Range Rover Velar: Hugely desirable!

Velar. It’s an odd name, isn’t it? The Range Rover Velar is the latest addition to Land Rover’s Range Rover line-up, and it’s an all-new entry with a name that might be familiar to those in tune with Land Rover’s history. The Velar name goes back to the 1960s, when it was used as an alias to disguise original Range Rover prototypes. As such the new Velar wears possibly the oldest name in the Range Rover line-up.

The all-new Range Rover Velar was supposed to fill the white space between the Range Rover Sport and the little Range Rover Evoque—a gap that has plagued Land Rover Range Rover since the first Range Rover rolled off the Solihull, England, assembly line just five months before the Beatles released Let It Be. Whether filling that white space is what the Velar’s goal should be, it has set a new standard for beauty in a class of cars desperately short on looks.
The Range Rover Velar is very much chasing the luxury compact crossover segment-within-a-segment, playing catch up with BMW X3, Mercedes GLE, the Lexus RX; It’s bigger than the Evoque but smaller than the Sport. It also uses what is for Land Rover a new platform, sharing its underpinnings with the Jaguar F-Pace, which maybe also gives you an idea of its size.

The Velar is a study in minimalist design. In that sense, it’s spiritually not all that different than the first Range Rover, which was given the internal designation “Velar” as a sort of nod to the Latin or Italian verb, to disguise. The floating roof—a marque signature—finds its most successful home in the Velar.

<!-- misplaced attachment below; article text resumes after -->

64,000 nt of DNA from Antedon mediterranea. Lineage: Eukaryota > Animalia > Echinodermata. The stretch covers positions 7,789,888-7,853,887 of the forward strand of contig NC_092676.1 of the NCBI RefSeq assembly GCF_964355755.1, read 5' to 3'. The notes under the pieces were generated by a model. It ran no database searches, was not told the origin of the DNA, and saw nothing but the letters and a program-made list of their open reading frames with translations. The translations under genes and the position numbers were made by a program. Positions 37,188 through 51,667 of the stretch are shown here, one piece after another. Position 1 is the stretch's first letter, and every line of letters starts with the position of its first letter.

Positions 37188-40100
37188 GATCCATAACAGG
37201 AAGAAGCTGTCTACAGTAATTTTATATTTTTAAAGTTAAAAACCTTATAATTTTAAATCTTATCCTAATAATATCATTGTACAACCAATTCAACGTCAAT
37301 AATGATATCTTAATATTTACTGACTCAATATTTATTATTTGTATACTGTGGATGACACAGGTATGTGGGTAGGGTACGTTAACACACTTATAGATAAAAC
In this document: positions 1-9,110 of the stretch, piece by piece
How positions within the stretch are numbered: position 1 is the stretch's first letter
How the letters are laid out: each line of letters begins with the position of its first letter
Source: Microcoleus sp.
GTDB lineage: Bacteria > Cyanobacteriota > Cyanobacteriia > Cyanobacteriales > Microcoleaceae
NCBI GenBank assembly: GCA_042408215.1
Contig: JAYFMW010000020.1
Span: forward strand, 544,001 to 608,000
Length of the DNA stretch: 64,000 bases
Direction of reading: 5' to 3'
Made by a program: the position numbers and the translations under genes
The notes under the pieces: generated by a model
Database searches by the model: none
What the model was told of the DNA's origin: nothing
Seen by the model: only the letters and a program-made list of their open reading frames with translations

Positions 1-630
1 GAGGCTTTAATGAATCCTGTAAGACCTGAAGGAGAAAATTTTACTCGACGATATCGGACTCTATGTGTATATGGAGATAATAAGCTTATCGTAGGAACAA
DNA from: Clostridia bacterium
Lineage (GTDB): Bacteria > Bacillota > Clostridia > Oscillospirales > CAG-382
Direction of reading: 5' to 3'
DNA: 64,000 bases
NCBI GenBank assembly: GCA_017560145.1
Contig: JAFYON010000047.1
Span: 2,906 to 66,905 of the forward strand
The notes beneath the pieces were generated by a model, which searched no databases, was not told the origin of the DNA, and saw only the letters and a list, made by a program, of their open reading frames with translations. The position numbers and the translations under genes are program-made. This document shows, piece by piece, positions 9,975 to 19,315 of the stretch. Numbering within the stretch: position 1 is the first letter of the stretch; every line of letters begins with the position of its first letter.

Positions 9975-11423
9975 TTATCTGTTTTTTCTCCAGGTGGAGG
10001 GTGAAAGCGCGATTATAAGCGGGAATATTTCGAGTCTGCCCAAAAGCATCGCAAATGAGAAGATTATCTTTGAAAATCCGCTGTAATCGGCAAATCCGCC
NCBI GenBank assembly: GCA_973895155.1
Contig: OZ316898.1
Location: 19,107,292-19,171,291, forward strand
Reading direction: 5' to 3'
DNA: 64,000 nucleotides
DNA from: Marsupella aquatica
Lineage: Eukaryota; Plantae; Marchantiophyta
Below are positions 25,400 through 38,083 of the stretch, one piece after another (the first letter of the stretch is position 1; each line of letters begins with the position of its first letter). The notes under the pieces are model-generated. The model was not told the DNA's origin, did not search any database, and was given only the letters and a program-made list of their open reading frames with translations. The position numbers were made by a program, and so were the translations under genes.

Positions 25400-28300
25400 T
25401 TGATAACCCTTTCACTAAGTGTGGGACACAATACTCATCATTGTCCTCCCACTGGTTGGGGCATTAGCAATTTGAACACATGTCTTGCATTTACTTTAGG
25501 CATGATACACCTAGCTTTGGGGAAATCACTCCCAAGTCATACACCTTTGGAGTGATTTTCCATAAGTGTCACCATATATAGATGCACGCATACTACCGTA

The Velar’s silhouette is quite fast, marked by a rising belt, falling roof, pinched tail and a lot of screen rake. The surfaces are pure as snow. Especially around the nose, it’s naked of step-lines, the grille, lamps and bumper meticulously flush. Which makes the numberplate plinth stand out like a flesh wound. Also the fake vents on the bonnet and below the door mirrors.
But in all it’s a very well-worked shape, and if you see it alongside a range Rover Sport you instantly see how the skin has been pulled tight, the roof dropped and the details finely slimmed.

On the inside, the Velar is an escape capsule, refined and quiet.
One of the most striking features of the Range Rover Velar is its interior. Not only is it minimalist and elegantly designed but there’s a focus on technology that we haven’t seen before from Land Rover.
The cabin is even more of a revelation, for the way style and function meet in an all-new glass-cockpit system for displays and controls.

Ahead is Range Rover’s usual minimalist rectangle of leathered dashboard, with a T-piece coming down as the center console. The shapes are clean, sparsely ornamented but wrapped in subtle, plush texture. The doors carry big planks of wood, but a reserved, monochrome grain. The perforations of the seat leather and speaker grilles quietly align themselves into Union flag motifs. The screens’ frameless integration serves the minimalism.

What’s better than a touchscreen infotainment system? According to Land Rover, the answer is two of them.
All Velars get a pair of 10.0in touchscreens: one where you’d expect it to be, towards the top of the dashboard, and the other below it, just in front of the gear selector. This second screen is the one that you use to access the air conditioning and off-road modes, but you can also operate the multimedia system through it while the main screen continues to display the navigation.

You soon realize this is a whole lot easier than using a touch-screen alone. And those wheels have other context-dependent functions, each time changing their markings to suit. If you hit a tab that replaces the climate screen by the dynamics mode screen, you can change off-road mode with the knob.

You’ve also got a reconfigurable set of TFT driver instruments. Plus a head-up display. With all this screen area, some of which can be sub-divided at will, it’s easily possible to have everything you want on show all the time. You don’t have to keep jabbing at buttons for ‘nav’ ‘media’ or ‘car’ because they can have a screen each. This makes it far easier to use than many screen-based systems.